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Debra Patt on How the Management of Cancer is Changing as Patients Live Longer

Publication: Cancer Network

1. Could you outline two cancer care trends you have been seeing over the last year?

Dr. Patt: Absolutely. We see a lot of new trends in cancer; it’s an amazing time to be an oncologist because there are so many more treatments available, and many of the newer treatments are revolutionary. What I have seen over the last year is that patients are getting more therapies that are related to tumor mechanism and that are less toxic than traditional chemotherapy. There is still a role for chemotherapy in many cancer types, but more and more treatments are being targeted to hit a molecular mechanism—or we see immunotherapies that harness the patient’s own immune system to fight cancer.

Another trend is that there are increasing numbers of cancer survivors. So, we know that we do a better job either curing cancer, or rendering cancer a chronic disease. At the same time, we have a population that is aging, which means we are seeing more cancers diagnosed. The natural consequence of those two trends is that there is an increase in survivorship. By 2024, it is estimated that we will have 19 million survivors of cancer in the United States. That population is growing, and they have some special needs.

2. What do we know about how that population is increasing—and conversely, how are cancer death rates decreasing?

Dr. Patt: What we are seeing are two interesting trends. One is that the age distribution of the population is changing. As the baby boomers age (cancer being a disease that is largely related to aging), we know that more cancers will occur due to the natural consequences of people living longer. More people are getting cancer, but more cancers are being cured or being treated as a chronic illness. So, what we have is a growing population of cancer survivors; because the number of survivors is growing so much, this has really fostered a renewed interest in cancer survivorship.

Within Texas Oncology, this year we have launched “Survive and Thrive” symposiums to support this patient population differently. Fifteen years ago, we saw cancer treatment as our main role as oncologists, but now the paradigm has shifted to where we now support patients through chronic phases of treatment. Along with that, supporting cancer survivorship with good health, good nutrition, and robust exercise, as well as understanding some of the long-term complications of disease and treatment, all become a critical component of supporting cancer patients, so that they continue to survive and thrive.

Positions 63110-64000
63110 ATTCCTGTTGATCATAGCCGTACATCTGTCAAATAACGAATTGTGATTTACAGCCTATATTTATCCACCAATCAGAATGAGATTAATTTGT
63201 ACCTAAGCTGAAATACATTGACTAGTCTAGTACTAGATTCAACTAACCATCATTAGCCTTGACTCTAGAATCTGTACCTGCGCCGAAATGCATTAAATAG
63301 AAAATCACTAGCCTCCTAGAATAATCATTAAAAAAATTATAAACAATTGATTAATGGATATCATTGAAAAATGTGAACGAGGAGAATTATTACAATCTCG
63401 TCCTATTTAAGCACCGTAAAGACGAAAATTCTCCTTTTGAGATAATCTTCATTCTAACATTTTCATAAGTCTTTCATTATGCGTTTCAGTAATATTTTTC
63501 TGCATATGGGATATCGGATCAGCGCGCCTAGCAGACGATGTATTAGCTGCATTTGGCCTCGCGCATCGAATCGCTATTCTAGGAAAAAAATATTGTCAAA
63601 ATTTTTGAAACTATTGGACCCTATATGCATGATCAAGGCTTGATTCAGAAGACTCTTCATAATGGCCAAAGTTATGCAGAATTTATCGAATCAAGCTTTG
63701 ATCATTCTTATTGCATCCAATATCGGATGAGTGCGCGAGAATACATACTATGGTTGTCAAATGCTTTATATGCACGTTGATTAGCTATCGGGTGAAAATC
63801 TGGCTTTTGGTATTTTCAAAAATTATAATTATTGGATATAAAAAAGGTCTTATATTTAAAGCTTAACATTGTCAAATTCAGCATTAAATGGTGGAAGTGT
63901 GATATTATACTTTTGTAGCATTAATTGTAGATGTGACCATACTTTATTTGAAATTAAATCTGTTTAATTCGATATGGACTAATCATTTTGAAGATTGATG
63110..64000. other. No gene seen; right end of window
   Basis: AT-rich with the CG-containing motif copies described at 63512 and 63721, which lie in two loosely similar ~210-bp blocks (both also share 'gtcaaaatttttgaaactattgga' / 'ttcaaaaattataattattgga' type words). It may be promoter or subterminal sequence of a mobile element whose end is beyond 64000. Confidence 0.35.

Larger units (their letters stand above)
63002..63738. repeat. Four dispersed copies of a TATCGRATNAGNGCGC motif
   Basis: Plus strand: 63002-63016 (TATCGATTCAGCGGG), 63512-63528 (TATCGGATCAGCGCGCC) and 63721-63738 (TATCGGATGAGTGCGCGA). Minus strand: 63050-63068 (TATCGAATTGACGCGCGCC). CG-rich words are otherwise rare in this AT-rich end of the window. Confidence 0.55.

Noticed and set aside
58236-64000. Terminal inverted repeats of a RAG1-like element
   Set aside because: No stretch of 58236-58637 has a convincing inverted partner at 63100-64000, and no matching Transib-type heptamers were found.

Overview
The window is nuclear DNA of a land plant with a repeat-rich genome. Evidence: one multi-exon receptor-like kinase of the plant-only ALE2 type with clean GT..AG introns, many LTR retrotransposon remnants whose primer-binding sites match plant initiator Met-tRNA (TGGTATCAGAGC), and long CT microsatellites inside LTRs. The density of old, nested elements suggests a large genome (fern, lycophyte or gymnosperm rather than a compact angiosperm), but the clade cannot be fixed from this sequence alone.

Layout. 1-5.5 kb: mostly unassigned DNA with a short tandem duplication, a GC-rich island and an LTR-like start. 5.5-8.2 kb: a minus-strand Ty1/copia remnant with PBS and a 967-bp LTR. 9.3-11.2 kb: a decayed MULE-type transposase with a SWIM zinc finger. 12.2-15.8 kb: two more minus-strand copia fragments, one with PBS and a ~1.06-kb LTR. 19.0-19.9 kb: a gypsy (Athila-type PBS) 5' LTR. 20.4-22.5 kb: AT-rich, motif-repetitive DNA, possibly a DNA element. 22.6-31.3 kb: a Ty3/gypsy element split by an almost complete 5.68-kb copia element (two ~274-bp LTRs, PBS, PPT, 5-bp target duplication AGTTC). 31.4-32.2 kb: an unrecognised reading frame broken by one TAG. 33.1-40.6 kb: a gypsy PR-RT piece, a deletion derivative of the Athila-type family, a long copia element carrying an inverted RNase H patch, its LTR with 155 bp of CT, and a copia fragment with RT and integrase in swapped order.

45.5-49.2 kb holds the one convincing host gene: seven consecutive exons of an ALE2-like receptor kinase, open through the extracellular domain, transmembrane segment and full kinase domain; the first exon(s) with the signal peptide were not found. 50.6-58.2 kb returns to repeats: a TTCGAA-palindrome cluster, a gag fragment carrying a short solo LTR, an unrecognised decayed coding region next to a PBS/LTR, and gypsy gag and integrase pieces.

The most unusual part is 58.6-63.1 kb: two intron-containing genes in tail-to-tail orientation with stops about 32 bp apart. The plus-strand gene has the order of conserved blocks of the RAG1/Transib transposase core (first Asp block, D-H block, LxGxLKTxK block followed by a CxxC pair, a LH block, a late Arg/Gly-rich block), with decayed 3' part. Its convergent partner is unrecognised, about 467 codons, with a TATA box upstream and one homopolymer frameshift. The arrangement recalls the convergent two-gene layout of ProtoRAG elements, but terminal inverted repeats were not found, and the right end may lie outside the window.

3. What are some of the ways that follow-up care of cancer survivors by oncologists and other healthcare providers is evolving?

Dr. Patt: Follow-up care is evolving quite a bit. Initially when we see patients for follow-up, it’s to look for disease recurrence. That is more common shortly after a patient has completed treatment, but this becomes less and less common the further out a patient is from their initial diagnosis and treatment.

So, you begin to weigh different priorities, and the purpose of follow-up visits becomes not just to survey patients to look for evidence of cancer recurrence, but also to look for chronic problems that may be related to the treatment of their cancer—and to make sure that patients have healthy behaviors to help prevent secondary cancers from occurring.

4. Lastly, is the increase in survivorship also changing the way patients are managed during their cancer treatment?

Dr. Patt: It is, and there are a few reasons for this change. As we discussed, the number of cancer survivors is increasing. But there has also been a shift in the way we treat cancer. We used to think about acute cancer care only, treatments that we either gave or didn’t give, and patients either survived it or they didn’t. Treatment was usually something that was administered over a limited period of time.

These days, many of our treatments are more chronic in nature, so patients live with their cancer as a chronic disease. This means that I could treat patients over many years, supporting them in healthy choices. As an example of that, one of my patients has an advanced kidney cancer. He is an engineer in his 50s and he is a runner; he runs 100 miles at a time. He is on a chronic therapy, pills that he takes twice a day, and has been for many years. Every time I scan his body to look for the advanced cancer that I know is there and metastatic, I don’t see it and have not seen it in years. Treating him is more about how to manage the side effects of his treatment and how we can support his therapy to make sure that he lives well and is healthy over a long period of time. The treatment does have some toxicity that challenges him on his runs, and can make his feet hurt, so my goal is for him to continue to be healthy while he lives, hopefully for many years, with an advanced chronic cancer.

We are fortunate to have innovation in cancer care that has led to more wins and truly redefines how we play the game. Our goals are to provide the highest quality of care we can, close to home. As cancer patients experience increasing cure rates and more positive outcomes, we want them to do it on their terms—sleeping in their bed at night next to their spouse, working the job that they enjoy if that is what they prefer, continuing to be active in their personal health and wellness and their family’s livelihood. We must continue our commitment to research and to improving the quality of community cancer care in our practices to help our patients achieve these goals.

Financial Disclosure: Dr. Patt has no significant financial interest in or other relationship with the manufacturer of any product or provider of any service mentioned in this article.

Read the full story at Cancer Network.

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